How often should you poo?

What's normal? Dietitian Simone Austin shares how to improve your diet for movement and frequency.

Written by Simone Austin
Empty toilet paper roll.

Some people are like clockwork and others struggle. How often we go to the toilet to use our bowels varies greatly and so does what is considered normal and healthy.

Normal pooing frequency can be anything from three times a day to once every few days. You are not necessarily constipated because you haven’t had a bowel motion for a day. However, constipation (which is infrequently passing hard, small poo with some straining) is a common medical complaint.

Improving your diet can result in increasing your bowel frequency. For some people, this will result in less bloating, abdominal pain and discomfort, compared with irregular bowel use.

Here are a few ways you can encourage more regular movement:

1. Boost dietary fibre

Fibre can be boosted by including:

• Fruit, preferably two serves per day.

• Plenty of vegetables, aiming for five servings per day. Have salad in your sandwich, tomato and mushrooms with your breakfast eggs, and try to make half your plate full of vegetables at night.

• Breakfast cereals with 7 g or more of dietary fibre per 100 g.

• Wholegrains like brown rice, freekeh, wholegrain bread.

• A handful of nuts per day.

• A tablespoon of chia seeds (they soak up lots of water).

• A sprinkle of seeds on your salad.

"Normal frequency can be anything from three times a day to once every few days."

2. Increase fluid

Water should make up most of your fluid intake. Looking at your urine will help you determine if you have had enough to drink. The urine should be fairly clear in colour, like pale straw. Try having a glass of water each morning, after going to the toilet during the day (as a good prompt) and when exercising.

3. Feed good gut bacteria

You have a unique colony of bugs in your gut and you need to look after these. You can add to them with foods that contain probiotics like yoghurt and kefir (yoghurt drink) and feed the ones you have with dietary fibre called prebiotics. Prebiotics are indigestible parts of plants that bacteria in the gut feed on, like some fibre in bananas, onions, wheat bran and garlic. A healthy gut flora can also improve your immune system as well as your bowels.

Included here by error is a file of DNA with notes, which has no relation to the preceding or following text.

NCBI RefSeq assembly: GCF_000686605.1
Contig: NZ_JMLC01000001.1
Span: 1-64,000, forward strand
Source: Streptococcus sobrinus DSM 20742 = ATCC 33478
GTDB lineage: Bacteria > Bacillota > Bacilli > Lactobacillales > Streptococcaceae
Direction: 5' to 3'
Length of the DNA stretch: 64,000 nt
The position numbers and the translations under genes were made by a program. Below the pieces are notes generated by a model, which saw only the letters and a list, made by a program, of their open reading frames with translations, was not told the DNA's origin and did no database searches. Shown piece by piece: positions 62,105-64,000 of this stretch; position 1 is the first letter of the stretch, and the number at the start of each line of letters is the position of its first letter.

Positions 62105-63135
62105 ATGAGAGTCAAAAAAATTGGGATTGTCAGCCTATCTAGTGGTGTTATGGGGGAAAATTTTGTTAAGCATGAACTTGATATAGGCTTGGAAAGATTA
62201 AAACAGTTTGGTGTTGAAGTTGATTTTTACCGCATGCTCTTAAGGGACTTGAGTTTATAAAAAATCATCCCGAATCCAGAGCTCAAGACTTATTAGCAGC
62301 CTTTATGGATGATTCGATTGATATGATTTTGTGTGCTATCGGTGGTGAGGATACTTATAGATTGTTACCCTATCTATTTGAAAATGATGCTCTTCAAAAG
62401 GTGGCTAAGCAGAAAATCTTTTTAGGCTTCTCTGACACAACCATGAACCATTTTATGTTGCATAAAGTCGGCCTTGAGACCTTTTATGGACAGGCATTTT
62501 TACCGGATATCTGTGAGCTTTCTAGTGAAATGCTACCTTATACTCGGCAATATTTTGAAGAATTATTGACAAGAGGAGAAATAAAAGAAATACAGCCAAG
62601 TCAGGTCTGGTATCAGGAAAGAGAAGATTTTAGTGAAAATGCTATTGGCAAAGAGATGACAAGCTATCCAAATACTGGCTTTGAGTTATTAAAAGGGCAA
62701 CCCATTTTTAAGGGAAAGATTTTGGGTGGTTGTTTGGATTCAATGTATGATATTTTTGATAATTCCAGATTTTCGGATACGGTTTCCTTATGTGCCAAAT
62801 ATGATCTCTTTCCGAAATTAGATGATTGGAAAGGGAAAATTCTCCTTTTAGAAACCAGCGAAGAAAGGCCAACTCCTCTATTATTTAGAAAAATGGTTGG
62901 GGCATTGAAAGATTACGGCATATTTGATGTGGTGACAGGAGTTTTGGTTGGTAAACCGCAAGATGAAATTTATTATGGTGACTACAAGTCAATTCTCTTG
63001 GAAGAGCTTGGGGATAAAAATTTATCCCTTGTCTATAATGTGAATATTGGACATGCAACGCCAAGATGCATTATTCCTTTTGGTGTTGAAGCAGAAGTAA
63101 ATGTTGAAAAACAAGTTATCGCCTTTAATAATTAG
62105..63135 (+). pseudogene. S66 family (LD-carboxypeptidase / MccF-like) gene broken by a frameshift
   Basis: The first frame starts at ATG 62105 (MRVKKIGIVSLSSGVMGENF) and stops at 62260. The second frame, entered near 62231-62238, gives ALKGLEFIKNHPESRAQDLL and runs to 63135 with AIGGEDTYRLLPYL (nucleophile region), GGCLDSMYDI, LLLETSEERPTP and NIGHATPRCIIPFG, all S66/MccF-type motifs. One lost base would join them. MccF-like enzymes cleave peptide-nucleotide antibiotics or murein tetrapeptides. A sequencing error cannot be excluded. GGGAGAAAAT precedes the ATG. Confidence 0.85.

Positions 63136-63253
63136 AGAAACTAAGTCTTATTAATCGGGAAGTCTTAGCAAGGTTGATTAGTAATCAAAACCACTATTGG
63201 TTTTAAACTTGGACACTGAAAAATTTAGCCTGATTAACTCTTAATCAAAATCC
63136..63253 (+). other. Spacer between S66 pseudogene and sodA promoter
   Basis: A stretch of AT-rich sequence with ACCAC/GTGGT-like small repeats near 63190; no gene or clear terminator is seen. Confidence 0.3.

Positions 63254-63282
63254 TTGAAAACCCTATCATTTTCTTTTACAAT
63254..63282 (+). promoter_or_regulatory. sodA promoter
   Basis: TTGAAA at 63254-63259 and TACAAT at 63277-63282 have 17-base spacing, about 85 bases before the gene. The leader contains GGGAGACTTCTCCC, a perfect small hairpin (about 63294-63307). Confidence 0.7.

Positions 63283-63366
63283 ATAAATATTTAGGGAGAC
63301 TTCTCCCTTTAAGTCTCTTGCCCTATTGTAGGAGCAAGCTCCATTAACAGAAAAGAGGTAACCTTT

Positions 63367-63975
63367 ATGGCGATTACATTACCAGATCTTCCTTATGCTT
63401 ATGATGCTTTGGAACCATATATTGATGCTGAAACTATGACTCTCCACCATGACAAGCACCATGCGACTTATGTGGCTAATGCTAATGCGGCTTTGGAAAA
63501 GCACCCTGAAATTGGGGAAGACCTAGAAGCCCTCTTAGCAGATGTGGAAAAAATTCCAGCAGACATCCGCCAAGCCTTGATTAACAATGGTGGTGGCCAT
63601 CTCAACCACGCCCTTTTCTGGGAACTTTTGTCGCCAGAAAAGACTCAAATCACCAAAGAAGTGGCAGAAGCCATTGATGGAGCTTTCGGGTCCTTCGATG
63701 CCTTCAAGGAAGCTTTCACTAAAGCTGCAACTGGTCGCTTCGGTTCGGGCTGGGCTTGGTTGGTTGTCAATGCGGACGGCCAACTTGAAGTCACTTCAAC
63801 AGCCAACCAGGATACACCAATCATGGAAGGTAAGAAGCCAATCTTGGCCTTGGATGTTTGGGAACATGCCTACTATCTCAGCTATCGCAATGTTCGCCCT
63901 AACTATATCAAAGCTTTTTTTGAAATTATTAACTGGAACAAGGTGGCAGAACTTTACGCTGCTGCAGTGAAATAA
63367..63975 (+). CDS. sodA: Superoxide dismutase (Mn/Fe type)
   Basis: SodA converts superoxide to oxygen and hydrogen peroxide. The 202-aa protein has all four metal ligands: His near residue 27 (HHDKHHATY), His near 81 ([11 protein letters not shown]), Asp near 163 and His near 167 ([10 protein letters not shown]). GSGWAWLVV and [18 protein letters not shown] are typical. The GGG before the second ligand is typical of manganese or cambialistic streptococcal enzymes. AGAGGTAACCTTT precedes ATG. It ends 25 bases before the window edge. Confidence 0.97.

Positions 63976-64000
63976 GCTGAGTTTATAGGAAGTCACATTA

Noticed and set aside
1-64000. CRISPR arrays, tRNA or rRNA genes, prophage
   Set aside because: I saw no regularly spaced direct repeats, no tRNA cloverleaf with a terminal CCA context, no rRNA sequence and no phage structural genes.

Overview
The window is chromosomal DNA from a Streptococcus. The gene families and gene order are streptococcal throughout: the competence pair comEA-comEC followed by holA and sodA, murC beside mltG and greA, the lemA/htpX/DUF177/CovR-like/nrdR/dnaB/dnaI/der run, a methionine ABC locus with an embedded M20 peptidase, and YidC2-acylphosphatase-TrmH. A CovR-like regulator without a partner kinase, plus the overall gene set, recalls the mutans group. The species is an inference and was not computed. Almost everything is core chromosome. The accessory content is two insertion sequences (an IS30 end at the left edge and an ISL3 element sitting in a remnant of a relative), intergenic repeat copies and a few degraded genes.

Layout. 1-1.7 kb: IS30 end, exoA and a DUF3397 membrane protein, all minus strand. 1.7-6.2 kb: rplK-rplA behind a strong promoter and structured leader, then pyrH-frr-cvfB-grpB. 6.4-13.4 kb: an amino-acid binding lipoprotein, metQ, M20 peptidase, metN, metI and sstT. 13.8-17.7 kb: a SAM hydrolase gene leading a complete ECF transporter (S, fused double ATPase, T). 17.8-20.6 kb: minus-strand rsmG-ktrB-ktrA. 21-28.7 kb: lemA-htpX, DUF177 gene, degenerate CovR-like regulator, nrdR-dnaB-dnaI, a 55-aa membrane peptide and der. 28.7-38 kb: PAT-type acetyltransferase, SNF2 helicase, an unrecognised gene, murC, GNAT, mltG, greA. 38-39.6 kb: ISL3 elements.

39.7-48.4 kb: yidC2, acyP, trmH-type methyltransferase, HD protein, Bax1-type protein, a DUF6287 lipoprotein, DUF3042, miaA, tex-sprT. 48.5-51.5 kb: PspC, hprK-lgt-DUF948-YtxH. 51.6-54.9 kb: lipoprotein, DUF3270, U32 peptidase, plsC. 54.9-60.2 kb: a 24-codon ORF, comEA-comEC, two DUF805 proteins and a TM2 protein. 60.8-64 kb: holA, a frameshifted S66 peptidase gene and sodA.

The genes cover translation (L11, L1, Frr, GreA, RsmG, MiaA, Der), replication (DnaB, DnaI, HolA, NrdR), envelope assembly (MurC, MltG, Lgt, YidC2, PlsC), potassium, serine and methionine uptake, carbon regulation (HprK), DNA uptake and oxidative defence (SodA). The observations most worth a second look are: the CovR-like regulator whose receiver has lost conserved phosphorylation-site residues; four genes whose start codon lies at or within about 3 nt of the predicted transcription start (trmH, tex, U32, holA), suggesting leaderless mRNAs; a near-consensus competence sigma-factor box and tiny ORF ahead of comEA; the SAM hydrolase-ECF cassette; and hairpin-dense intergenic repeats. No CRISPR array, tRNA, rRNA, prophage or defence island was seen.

4. Don't rely on laxatives

Laxatives shouldn’t be taken to try to stimulate the bowel if you don’t poo every day. The bowel is a muscle and likes to work to keep strong. Having a high fibre diet with plenty of water gives bulk to the stools that then push on the large intestine wall, stimulating gut movement. This pushes the stools along.

5. Be active

Being active can also help with regular bowel movements, as the bowel muscles can be stimulated along with other muscles when exercising. You may find after going for a walk or run that a bowel motion is not far away.

6. Try to relax

Relaxing and choosing a routine time of day to go to the toilet can also be helpful for those finding they do not visit the loo as often as they may like. The bowels seem to respond to stressful situations. Some people may experience loose bowels and others shut up shop.

A change of environment like a holiday can mean a change of bowel routine for some people. Keep up your fibre and water, stand up and stretch and walk around if on long plane flights.

Whatever your frequency, any major changes in your bowel habits should be discussed with a health professional.

Written by Simone Austin

Simone Austin is an Accredited Practising Dietitian and Advanced Sports Dietitian. She is currently President at Sports Dietitians Australia, dietitian of Hawthorn AFL football club and has previously worked with the Australian Men’s Cricket Team, Melbourne Storm Rugby League and Melbourne City A League soccer teams.

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